UConn Faculty Member: Professor Letitia Naigles, Psychological Studies and Cognitive Science
How long have you been at UConn: 20 years
In a few words, tell us what you do and what are your areas of expertise?
I have conducted research on language acquisition with children learning a variety of languages, including English, French, Spanish, Mandarin Chinese, Turkish, Japanese, German, Hindi, and Korean. More specifically, I have investigated when children demonstrate creativity in language use, especially language comprehension, and how they process their linguistic input while acquiring a specific language. I have been engaged for the past 16 years in an intensive longitudinal investigation of the language development of children with Autism Spectrum Disorder (ASD), which has innovated the use of online looking methods to assess language in this population. My findings have illuminated which aspects of language seem to be acquired in typical fashion, and which are truly impaired, in children with ASD, providing new directions for treatment and intervention for both therapists and families.
What inspires you to come to UConn everyday?
Discovering new things . . . and teaching students to discover new things
In a typical week, what kinds of activities do you usually engage in?
1. Teaching graduate students, in class
2. Teaching undergraduate students, in class
3. Advising graduate students in their research
4. Writing papers about results from my lab
5. Advising undergraduates in data coding and analysis
6. Keeping tabs on the UCONN KIDS program
7. Keeping tabs on the Developmental division faculty and grad students
Give us an example of your most notable scholarly or creative work.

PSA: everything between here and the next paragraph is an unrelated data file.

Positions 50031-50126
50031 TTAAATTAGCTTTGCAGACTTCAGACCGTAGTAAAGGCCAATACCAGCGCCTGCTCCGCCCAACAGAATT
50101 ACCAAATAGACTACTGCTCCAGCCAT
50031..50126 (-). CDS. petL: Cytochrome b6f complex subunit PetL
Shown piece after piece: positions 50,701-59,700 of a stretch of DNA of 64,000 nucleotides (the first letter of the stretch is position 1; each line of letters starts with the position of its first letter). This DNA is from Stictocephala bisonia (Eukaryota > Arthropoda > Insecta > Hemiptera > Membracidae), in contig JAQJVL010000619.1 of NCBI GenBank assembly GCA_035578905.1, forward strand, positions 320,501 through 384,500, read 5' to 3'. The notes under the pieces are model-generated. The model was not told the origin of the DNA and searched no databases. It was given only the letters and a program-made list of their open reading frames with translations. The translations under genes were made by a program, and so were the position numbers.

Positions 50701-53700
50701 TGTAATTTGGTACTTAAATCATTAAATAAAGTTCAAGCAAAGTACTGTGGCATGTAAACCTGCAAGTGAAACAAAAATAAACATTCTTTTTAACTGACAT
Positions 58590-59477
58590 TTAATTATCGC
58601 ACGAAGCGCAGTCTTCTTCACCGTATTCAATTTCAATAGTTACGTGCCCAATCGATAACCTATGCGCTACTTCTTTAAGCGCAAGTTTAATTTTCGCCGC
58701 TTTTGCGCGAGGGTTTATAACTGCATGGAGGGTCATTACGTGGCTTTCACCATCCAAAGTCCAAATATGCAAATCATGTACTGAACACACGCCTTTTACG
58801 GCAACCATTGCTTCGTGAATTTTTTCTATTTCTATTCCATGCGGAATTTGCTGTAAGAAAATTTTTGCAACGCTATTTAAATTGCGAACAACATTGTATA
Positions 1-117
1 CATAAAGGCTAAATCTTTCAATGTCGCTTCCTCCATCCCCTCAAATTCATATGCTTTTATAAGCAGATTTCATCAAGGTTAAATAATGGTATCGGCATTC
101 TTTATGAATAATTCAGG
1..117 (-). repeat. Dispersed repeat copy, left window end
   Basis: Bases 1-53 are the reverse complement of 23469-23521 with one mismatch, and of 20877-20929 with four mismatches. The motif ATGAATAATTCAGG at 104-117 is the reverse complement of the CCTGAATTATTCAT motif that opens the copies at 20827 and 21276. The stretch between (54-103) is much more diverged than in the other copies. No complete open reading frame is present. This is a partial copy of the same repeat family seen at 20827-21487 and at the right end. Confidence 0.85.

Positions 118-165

I recently put out a book entitled Innovative Investigations of Language in Autism Spectrum Disorder (APA/deGruyter, 2017), which included contributions from colleagues in the US, Canada, the UK, France, Switzerland, and Australia.
Here is a quick summary of that book –
Children with autism spectrum disorders vary hugely in their language use, with some children speaking pretty much like their typical peers, other children not speaking at all, and still other children filling in the space in between. The authors in this book take on the challenge of explaining this language variability from a host of innovative techniques. For example, many of the investigators track children’s eye movements during language tasks, and find that children with Autism Spectrum Disorders seem similar to typical peers in looking at the objects, events, and participants being talked about, but the efficiency and trajectory of their gaze patterns varies a lot. Other investigators focus more on variability in the children’s social situations, and variation in their ability to take advantage of information presented in these situations. The book thus impacts future research on language in Autism Spectrum Disorders by highlighting the complexity of their language profiles and promoting multiple possible causal trajectories for their language impairments.
What would you change about your work environment?
Less worry about money for funding graduate students!! The situation with the state government has been very worrying, and the budget cuts have made steep inroads into the number of grad students we can fund, which is highly detrimental to our continuing to train students and conduct our research.
What would you like your colleagues, the legislature, and the public to know about the work you do?
My research with young children has illuminated both surprising strengths and surprising weaknesses in their language development–i would like others to know that this research is critical for demonstrating how important is early intervention for children with disabilities, and how important is early preschool–because of the richness of the preschool environment–for all children.
How can we learn more about your work?